As the world moved online in the early months of 2020, so too did the manner in which we carried out our daily tasks. From technical issues that blighted even the most mundane of work tasks to companies being forced to move boundaries on things like a call ASA, there have been some huge shifts in how our workdays function.
To have to turn your home into a makeshift gym, café, or hobby space for that thing you’d always wanted to learn, we’ve all had our fair share of “interesting” experiences with our fledgling, purely virtual existences.
The idea of this reality little more than 18 months ago would have struck most of us as the idea of hell on earth. The prospect of undertaking a holiday in this same isolated, reclusive way would have come across as about as foreign as the countries that we had previously planned to spend our time in.
Yet, here they are. Virtual holidays are a thing. As alien and as counterintuitive as it may seem, their reality has been cemented by a complete u-turn our lives have recently taken. How long they’ll be around is something that no one can really say. Taking advantage of them and their potential for money-making is something that all hotels, in particular, should be considering.
In this article, we’ll take a closer look at what virtual holidays are, how they work, and share some advice on how to go about producing one.
What Is Virtual Tourism?
As with your average eLearning course, the best place to start when it comes to discussing virtual holidays is at the beginning. So, before we take a look at how you can go about producing a virtual tourist experience, let’s make sure we’re all on the same page about what they are.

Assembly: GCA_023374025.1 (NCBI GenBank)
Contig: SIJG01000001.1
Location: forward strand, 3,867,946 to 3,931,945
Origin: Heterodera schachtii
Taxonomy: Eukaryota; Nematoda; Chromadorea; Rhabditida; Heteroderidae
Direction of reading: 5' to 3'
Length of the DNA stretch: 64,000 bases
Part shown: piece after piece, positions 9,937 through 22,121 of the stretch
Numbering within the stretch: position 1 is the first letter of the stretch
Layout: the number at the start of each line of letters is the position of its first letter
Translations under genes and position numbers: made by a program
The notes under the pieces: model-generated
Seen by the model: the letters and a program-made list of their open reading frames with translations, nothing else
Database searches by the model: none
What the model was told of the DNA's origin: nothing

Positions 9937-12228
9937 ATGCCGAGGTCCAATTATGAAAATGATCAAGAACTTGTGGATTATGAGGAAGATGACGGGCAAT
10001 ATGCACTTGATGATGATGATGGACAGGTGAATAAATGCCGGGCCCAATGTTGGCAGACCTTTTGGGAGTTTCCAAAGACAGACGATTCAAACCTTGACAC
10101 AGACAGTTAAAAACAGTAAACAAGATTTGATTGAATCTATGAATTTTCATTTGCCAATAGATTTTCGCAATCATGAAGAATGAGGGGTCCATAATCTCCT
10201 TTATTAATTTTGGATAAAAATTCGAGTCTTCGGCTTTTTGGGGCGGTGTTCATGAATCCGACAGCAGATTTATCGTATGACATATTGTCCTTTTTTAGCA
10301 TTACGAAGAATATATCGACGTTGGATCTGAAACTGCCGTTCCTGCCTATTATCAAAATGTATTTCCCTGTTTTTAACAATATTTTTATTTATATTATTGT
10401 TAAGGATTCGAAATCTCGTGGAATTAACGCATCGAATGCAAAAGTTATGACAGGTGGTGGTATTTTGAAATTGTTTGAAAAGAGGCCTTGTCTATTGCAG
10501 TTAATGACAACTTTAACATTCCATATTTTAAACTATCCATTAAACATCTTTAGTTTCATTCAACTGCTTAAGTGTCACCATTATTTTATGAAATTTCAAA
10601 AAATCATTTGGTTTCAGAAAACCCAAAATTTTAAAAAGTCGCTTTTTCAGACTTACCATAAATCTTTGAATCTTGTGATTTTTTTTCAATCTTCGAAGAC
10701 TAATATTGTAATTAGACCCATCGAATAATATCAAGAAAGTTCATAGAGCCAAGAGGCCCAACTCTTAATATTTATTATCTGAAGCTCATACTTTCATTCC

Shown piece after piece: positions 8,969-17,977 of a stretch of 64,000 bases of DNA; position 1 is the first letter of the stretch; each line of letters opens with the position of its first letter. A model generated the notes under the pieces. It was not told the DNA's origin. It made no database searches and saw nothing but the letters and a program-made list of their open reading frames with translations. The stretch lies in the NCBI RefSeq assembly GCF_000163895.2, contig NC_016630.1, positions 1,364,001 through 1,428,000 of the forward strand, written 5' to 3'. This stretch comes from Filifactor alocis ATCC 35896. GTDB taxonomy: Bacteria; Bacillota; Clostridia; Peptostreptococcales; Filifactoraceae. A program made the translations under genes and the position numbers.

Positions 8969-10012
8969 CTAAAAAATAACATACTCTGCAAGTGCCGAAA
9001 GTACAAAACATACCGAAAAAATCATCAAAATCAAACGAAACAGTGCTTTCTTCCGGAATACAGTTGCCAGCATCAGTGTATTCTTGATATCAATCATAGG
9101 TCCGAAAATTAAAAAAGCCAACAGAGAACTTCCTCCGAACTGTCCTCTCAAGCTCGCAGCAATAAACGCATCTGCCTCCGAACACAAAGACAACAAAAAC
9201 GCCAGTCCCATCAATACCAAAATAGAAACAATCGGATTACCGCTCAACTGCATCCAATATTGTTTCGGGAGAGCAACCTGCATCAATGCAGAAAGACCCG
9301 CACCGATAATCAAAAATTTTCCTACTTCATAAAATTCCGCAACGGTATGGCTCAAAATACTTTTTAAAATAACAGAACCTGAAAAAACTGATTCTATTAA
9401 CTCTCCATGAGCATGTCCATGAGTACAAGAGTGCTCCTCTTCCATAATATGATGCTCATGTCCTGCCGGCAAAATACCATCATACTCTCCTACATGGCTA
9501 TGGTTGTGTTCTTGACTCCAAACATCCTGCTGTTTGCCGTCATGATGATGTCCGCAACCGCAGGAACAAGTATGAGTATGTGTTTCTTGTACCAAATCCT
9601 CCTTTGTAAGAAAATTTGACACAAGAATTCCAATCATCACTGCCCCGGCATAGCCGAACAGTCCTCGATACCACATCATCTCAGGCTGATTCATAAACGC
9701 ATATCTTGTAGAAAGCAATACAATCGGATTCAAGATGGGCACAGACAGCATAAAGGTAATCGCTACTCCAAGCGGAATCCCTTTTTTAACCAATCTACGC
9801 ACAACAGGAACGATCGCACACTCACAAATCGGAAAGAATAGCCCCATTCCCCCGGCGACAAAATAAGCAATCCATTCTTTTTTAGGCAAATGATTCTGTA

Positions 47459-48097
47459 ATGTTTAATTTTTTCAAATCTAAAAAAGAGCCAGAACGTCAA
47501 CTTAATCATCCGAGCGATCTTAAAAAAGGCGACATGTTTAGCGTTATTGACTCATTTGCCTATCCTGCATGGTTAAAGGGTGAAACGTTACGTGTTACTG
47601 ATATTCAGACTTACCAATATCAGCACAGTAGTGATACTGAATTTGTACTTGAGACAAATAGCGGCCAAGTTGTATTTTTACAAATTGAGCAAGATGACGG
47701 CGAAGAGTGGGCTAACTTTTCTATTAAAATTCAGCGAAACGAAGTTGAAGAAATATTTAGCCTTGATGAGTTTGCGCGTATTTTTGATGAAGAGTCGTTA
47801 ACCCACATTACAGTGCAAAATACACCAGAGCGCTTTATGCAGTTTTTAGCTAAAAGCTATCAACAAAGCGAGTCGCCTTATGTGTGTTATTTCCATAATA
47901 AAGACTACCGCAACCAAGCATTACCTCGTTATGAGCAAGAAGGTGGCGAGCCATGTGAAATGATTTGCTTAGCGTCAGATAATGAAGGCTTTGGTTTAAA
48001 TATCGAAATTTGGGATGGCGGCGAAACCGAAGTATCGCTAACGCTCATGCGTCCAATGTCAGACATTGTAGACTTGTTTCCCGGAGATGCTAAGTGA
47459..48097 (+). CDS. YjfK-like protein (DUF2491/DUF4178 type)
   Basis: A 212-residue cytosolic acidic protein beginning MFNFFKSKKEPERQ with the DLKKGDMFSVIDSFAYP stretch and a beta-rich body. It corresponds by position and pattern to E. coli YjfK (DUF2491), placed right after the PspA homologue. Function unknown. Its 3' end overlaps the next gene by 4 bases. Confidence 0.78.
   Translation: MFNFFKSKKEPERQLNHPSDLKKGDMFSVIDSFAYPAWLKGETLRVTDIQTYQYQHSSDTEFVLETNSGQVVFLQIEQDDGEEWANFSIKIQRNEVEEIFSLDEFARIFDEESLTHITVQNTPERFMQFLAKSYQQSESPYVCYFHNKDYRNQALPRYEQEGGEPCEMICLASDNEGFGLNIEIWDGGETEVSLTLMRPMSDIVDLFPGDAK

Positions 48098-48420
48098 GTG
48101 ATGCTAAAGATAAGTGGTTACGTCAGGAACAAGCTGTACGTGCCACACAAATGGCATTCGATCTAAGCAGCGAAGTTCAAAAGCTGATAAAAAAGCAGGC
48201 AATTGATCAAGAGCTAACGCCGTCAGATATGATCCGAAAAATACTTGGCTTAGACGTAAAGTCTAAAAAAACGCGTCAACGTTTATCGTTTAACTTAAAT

Virtual tourism, as an umbrella term, refers to the act of going on holiday whilst staying at home – it’ll make more sense shortly, just stick with it. At a time when crossing borders is as fraught with unknowns as it currently is, the safety and security of these experiences become appealing to prospective customers.
As a hotel operator, you have the chance to capitalize on this by producing content across a variety of technologies and formats that help to virtually transport your audience to a place that they will soon be able to experience for real.
The more immersive the technology through which they choose to experience these events, the more realistic the experience becomes. Not everyone has access to these cutting-edge virtual reality headsets, however, so ensuring your content can work across a multitude of platforms is key to creating an effective virtual tourist experience.
The Need of Virtual Holidays Beyond the Pandemic
When trying something new in business, you can’t simply cross your fingers and hope for the best. Being sure of the potential, both long and short term of a new offering is crucial in deciding on whether to go forward with it.
As vaccine rollouts across the globe continue, and citizens in the world’s wealthiest nations see the easing of restrictions on a one-way journey that will bring an end to the pandemic, the need for bringing about virtual experiences may now seem slightly odd.